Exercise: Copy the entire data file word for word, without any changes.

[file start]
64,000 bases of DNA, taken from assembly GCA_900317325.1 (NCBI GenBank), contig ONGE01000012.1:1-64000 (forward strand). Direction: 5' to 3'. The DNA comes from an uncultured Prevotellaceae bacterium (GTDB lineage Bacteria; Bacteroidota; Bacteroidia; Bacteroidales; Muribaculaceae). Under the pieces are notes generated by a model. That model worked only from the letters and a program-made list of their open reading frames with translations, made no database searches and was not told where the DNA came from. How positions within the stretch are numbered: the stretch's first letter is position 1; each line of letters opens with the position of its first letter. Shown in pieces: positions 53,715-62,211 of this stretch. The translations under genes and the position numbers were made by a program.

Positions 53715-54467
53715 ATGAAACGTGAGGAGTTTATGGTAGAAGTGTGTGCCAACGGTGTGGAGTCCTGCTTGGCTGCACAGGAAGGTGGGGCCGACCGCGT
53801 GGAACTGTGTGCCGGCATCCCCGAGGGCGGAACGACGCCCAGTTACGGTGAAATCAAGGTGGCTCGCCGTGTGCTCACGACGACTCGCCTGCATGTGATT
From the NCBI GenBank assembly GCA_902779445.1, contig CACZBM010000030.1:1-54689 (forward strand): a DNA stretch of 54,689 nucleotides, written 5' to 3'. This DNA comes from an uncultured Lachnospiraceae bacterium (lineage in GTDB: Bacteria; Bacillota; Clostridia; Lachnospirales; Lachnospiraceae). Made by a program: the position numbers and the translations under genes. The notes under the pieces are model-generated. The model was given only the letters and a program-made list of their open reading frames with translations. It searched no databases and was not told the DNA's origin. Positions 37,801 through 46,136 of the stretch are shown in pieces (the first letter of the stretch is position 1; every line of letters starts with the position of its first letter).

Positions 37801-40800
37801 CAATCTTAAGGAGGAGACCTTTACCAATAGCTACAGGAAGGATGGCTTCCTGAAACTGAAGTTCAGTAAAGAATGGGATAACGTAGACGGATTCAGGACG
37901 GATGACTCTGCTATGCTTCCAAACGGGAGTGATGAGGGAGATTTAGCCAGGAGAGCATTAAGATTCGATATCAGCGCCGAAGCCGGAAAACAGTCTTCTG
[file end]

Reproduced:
64,000 bases of DNA, taken from assembly GCA_900317325.1 (NCBI GenBank), contig ONGE01000012.1:1-64000 (forward strand). Direction: 5' to 3'. The DNA comes from an uncultured Prevotellaceae bacterium (GTDB lineage Bacteria; Bacteroidota; Bacteroidia; Bacteroidales; Muribaculaceae). Under the pieces are notes generated by a model. That model worked only from the letters and a program-made list of their open reading frames with translations, made no database searches and was not told where the DNA came from. How positions within the stretch are numbered: the stretch's first letter is position 1; each line of letters opens with the position of its first letter. Shown in pieces: positions 53,715-62,211 of this stretch. The translations under genes and the position numbers were made by a program.

Positions 53715-54467
53715 ATGAAACGTGAGGAGTTTATGGTAGAAGTGTGTGCCAACGGTGTGGAGTCCTGCTTGGCTGCACAGGAAGGTGGGGCCGACCGCGT
53801 GGAACTGTGTGCCGGCATCCCCGAGGGCGGAACGACGCCCAGTTACGGTGAAATCAAGGTGGCTCGCCGTGTGCTCACGACGACTCGCCTGCATGTGATT
From the NCBI GenBank assembly GCA_902779445.1, contig CACZBM010000030.1:1-54689 (forward strand): a DNA stretch of 54,689 nucleotides, written 5' to 3'. This DNA comes from an uncultured Lachnospiraceae bacterium (lineage in GTDB: Bacteria; Bacillota; Clostridia; Lachnospirales; Lachnospiraceae). Made by a program: the position numbers and the translations under genes. The notes under the pieces are model-generated. The model was given only the letters and a program-made list of their open reading frames with translations. It searched no databases and was not told the DNA's origin. Positions 37,801 through 46,136 of the stretch are shown in pieces (the first letter of the stretch is position 1; every line of letters starts with the position of its first letter).

Positions 37801-40800
37801 CAATCTTAAGGAGGAGACCTTTACCAATAGCTACAGGAAGGATGGCTTCCTGAAACTGAAGTTCAGTAAAGAATGGGATAACGTAGACGGATTCAGGACG
37901 GATGACTCTGCTATGCTTCCAAACGGGAGTGATGAGGGAGATTTAGCCAGGAGAGCATTAAGATTCGATATCAGCGCCGAAGCCGGAAAACAGTCTTCTG